Syariah Spin-off Readiness Survey: Responses & Inferences
Insurers recognise opportunities in the Syariah market in Indonesia, but a majority still need to decide whether to spin-off or transfer portfolios.
Joint venture health plans have recently been growing in popularity. Several payers have announced new joint venture arrangements and are hopeful these partnerships will provide sustainable vehicles for delivering value-based care. In this article, we discuss recent trends, potential benefits, and considerations for providers and payers considering these arrangements.
Provider-payer joint ventures have existed for several years, often in the form of “narrow network plans” or “high-performance networks.” In a narrow network plan, a health plan places preferred providers into a “tier” with lower member cost sharing. Members who seek care from these providers benefit from the lower cost sharing in exchange for a more restrictive network of providers.
Providers typically participate in joint ventures to help secure patient volume and revenue. Often, providers agree to give the payer a larger discount and/or share in financial risk. This helps the payer meet premium pricing goals and attract membership. Additionally, if the provider is recognized in the target market, the co-branding by the payer and provider can improve the marketability of the product.
In recent years, joint venture health plans have been increasing in prevalence. Emerging structures include provider/payer joint ownership of a new health plan, narrow network products offered to individuals on Patient Protection and Affordable Care Act (ACA) exchanges, and shared provider/payer financial risk for a product. The contractual reimbursement and structure of each joint venture depends on the specific arrangement negotiated between each provider and payer.
The differences between an accountable care organization (ACO) and a joint venture health plan depend on the structure of each partnership. In some cases, there may be virtually no significant differences, such as in the case of an ACO sponsored or operated by a health plan. In many cases, two potential differences involve the organizations’ structures and financial arrangements.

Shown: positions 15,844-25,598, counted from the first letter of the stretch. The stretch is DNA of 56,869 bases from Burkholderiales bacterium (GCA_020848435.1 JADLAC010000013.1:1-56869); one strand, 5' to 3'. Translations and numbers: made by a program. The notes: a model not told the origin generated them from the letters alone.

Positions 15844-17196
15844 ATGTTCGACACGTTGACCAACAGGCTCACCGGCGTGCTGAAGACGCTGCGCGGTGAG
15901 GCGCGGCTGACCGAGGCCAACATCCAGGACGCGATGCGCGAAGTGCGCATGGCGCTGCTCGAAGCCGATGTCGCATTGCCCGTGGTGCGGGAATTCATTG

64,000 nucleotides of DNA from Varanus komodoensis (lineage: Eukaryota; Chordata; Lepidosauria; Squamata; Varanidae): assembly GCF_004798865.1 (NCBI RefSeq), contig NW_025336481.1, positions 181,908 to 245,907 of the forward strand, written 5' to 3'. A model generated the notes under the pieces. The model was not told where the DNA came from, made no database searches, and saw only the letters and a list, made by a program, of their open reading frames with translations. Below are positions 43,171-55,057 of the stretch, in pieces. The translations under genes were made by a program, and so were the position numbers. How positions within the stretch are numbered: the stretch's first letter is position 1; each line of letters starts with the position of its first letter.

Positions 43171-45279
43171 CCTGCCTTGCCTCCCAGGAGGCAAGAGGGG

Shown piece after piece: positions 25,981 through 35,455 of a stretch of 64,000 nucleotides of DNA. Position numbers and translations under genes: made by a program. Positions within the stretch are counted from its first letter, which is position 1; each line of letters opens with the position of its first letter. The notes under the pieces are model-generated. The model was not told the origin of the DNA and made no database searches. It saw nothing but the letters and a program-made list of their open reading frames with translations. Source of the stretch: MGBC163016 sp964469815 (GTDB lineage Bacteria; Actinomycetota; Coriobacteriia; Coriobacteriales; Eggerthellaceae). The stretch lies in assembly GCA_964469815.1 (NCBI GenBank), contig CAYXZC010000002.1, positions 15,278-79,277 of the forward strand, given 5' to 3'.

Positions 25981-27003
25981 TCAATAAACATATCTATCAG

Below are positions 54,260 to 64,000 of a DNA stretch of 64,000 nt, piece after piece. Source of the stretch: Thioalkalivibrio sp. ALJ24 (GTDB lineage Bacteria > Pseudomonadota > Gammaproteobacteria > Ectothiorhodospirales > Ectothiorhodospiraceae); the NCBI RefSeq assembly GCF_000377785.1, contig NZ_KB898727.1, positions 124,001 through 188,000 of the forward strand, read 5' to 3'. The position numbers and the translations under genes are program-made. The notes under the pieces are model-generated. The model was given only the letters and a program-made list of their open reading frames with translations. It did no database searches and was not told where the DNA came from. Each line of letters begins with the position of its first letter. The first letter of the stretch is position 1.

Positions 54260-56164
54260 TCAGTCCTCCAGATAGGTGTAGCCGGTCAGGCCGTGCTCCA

One difference between ACOs and joint venture health plans involves the way the organizations are typically structured. In an ACO, hospitals, physicians, and other providers voluntarily join together to provide coordinated care for a specific population. ACOs are usually not insurance companies and contract with payers for a specified population. The level of support provided by the payer varies significantly—which might require the ACO to develop care management initiatives, financial reporting processes, and other functions traditionally performed by a health plan.
By contrast, in many joint venture arrangements, the health plan retains the traditional insurance functions and the provider focuses more exclusively on population health management. Depending on the arrangement, the provider system may receive more ongoing support and partnership with the health plan under a joint venture agreement. In some of the emerging joint venture arrangements, executives have cited greater collaboration toward the goal of delivering high-quality, value-based care.
Both ACO and joint venture arrangements typically require provider rate concessions, or risk sharing, in return for potential increased volume to the provider system. The reimbursement arrangements for both ACOs and joint ventures can be extremely complex and are highly dependent on the specific circumstances of each arrangement, requiring careful review of all of the contract parameters, interactions, and nuances.
ACO arrangements usually have an element of financial risk, either upside-only, or a two-sided risk arrangement. Most ACO contracts include a financial target (e.g., a trend target or per member cost target). An ACO will share savings (and potentially losses) based on a combination of financial performance (the ACO’s actual performance relative to the target) and quality metrics. Many ACO arrangements are layered on top of contracts that a payer has already negotiated with providers in the ACO. For example, an ACO provider often has a fee-for-service contract with the payer, but then may also share savings or losses based on the ACO’s overall financial performance.
By contrast, many joint venture agreements amount to rate concessions from the provider system. Such arrangements may be more straightforward to administer than an ACO’s financial targets and settlements. Some joint venture arrangements includes a risk-sharing settlement (in addition to the negotiated reimbursement level), making the arrangement more similar to an ACO.